You've probably seen them. Any time after 5 o'clock, Hill Road is a prime cyclist-watching location. On their mega-bucks bikes, they roll up in their spandex and look serious about cycling. Some of the best spots are at the stoplights where they have to pause.
The cyclists Boise Weekly talked to guessed that about 60 percent of the people out on the road are folks who enjoy taking a long, relaxed ride for the pleasure of it. The other 40 percent on the road are training for races and could be considered more serious about cycling.
There isn't much to distinguish the extreme from the mainstream anymore. Every sport out there has made the shift from the outer edges. The shift happened with skateboarding, rock climbing and snowboarding. Even road cycling used to be something only hard-core athletes did. Now it can be difficult to distinguish those who are pleasure seekers versus the riders who sacrifice something to participate in the sport. In the cycling world, what features are there that set the hard-core riders apart from people out for a quick evening ride after work?
Cyclists can be pretty average-looking, but among the top riders in the world, they are hiding some heavy ammunition. Their hearts are three times as big as the typical person's, their lungs have a capacity five times over the normal adult male and they can maintain an average speed of 22 mph over the course of a 60-mile ride, in spite of wind or road incline.
Mike Cooley is one of the cycle kings of Boise. He is co-owner of the three George's Cycle shops in town, and he promotes and sponsors riding events, clinics, groups and teams in the Valley, including the ubiquitous George's Cycling Team. According to Cooley, becoming a professional rider is about what you're willing to give up.
"It takes some serious discipline to pass up every sweet that comes along," he says.
One of the George's team riders, Bill Crum, isn't rail-thin, but he isn't a brick either.
"I used to be in really great shape—or so I thought," says Crum. He and his wife Sonia both ride, and Sonia has helped Bill to stay on a balanced diet of mostly non-processed foods for almost 20 years.
"I had success right away in racing, because I can sprint. It got me a little addicted. I went from being a 200-pound football player to being a 160-pound cyclist. The leaner and stronger I got, the faster I got," says Crum.
"At the highest level, it's strength to weight ratio," said Cooley. The best cyclists find a balance between how much they weigh and how fast they can push the bicycle. For Crum, a portion of his passion for cycling comes out of how efficient the human body can be on a fine piece of machinery. "The freedom of it," he exclaims, "to be able to cover 60 miles on your own power. That's incredible."Crum wasn't always about taking long rides, though. When, at age 30, he first got into the sport, he tried time trials.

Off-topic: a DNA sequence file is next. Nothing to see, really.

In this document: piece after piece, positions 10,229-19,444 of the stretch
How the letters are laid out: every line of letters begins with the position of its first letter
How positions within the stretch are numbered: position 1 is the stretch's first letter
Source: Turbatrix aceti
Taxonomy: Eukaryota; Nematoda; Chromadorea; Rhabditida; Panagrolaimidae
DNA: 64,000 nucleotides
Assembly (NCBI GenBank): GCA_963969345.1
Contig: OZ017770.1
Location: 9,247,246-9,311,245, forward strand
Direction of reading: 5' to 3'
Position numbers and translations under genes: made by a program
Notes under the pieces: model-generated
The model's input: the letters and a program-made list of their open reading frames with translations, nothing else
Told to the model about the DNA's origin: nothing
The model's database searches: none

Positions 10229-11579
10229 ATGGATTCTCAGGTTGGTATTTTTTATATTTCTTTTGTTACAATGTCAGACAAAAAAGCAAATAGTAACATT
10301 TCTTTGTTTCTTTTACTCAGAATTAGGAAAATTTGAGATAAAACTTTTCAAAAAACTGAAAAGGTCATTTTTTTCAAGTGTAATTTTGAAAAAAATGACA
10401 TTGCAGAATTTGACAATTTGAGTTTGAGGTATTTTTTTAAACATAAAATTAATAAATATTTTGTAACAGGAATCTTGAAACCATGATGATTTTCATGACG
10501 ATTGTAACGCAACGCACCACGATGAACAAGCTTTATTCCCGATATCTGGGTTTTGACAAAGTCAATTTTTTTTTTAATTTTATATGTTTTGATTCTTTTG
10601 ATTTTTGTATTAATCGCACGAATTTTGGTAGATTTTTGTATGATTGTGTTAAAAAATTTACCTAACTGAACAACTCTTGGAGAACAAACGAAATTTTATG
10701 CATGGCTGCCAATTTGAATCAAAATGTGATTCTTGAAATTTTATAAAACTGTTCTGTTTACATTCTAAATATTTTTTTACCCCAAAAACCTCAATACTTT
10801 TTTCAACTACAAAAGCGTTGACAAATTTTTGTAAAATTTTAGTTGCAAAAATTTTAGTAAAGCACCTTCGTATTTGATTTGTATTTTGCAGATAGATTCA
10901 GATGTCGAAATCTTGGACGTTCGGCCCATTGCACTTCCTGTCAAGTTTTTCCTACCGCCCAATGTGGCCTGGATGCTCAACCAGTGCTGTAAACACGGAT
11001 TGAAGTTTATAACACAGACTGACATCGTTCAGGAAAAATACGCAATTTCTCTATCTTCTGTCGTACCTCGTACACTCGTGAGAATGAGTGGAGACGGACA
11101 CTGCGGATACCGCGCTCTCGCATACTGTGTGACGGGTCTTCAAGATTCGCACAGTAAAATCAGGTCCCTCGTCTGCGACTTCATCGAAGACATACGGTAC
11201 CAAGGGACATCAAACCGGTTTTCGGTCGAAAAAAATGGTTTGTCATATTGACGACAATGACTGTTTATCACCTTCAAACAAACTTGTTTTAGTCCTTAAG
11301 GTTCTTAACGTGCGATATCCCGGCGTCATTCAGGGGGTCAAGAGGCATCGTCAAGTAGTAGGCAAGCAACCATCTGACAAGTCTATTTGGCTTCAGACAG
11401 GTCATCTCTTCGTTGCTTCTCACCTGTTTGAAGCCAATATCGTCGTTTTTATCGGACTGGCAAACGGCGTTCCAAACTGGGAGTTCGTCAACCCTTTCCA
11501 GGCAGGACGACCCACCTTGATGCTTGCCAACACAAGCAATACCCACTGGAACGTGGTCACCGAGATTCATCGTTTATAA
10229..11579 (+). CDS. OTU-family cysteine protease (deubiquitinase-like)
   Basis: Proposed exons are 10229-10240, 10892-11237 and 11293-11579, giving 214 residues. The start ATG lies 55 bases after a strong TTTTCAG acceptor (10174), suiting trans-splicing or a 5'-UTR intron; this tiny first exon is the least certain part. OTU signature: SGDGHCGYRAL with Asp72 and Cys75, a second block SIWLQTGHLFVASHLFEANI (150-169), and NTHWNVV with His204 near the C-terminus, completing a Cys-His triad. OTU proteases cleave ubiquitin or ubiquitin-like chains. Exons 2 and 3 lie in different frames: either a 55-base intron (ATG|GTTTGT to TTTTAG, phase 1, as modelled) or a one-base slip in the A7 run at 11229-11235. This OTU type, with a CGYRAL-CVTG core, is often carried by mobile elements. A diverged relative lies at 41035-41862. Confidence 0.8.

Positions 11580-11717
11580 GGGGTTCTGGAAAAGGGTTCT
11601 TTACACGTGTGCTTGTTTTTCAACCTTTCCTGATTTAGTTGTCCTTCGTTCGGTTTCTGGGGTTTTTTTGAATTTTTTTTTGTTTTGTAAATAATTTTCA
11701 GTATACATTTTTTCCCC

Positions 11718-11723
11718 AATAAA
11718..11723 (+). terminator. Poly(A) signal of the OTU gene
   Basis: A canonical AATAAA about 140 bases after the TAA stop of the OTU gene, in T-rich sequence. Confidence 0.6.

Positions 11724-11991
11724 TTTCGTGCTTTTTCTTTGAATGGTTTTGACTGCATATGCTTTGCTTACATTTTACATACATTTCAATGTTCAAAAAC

"State time trial championships were never my cup of tea. It's just a race against the clock," says Crum.
In time trials, the idea is to push as hard as you can endure over a shorter ride, testing the physical limits of power in a tight window of time. The muscle focus is different and makes for a different kind of cycling.
"It's slow twitch vs. fast twitch muscle fibers," said Crum.
Ultimately, he found what he was looking for in the extended rides and the tests on longer stretches of road. In a race, cyclists use one another to advance, and Crum remembers learning the fine details of riding close to other cyclists. Riders rely on one another to succeed. Pulling in close behind another rider and letting him or her break the headwind can save a rider 30 percent of the energy that might otherwise be expended.
"It's like a slingshot," explains Crum. The drafter takes that 30 percent savings and whips it into an advance to the principal rider. Draft off enough riders and you might find yourself leading the pack and going from drafter to draftee.
Drafting on other riders isn't necessarily a free ride. "That drafting thing, you want to get cocky and no one will work with you. If the pack decides that you're not going to win, you're not going to. Cycling is so hard that you don't want to give people a reason not to like you," said Crum.
There are other harsh aspects to cycling that go beyond the psychology of bonding with fellow racers. A rider who is not comfortable with the jostling that goes into vying for a top spot can cause a pileup. The possibility of meeting the asphalt is ever-present. Minimizing the consequences of a fall motivates cyclists to do something that people outside the sport may find a little strange: they shave their bodies.
If the thin and lean look that cycling sculpts doesn't get your engine going, how about men who shave? Cyclists often shave their legs and, in some cases, their arms and chests. Does body hair really have enough drag that it warrants the razor?
"It isn't about aerodynamics," said Cooley. "If you've ever gotten road rash, you know that pulling that bandage off your legs with the hair is excruciating."
Road cycling can seem like a lonely sport. But for Crum, cycling has led to close friendships. "You get those long stretches where you can ride side by side and get to chatting," says Crum. "I do it for the friendships now."
Soft words from someone who could be considered a pretty serious rider. It might be hard to distinguish Crum, someone who rides competitively, from those just riding recreationally. But if you ever wonder if someone is more serious about the sport, look for the lean body and shaved legs and then get on your road bike and see if you can keep up for the next 20 miles.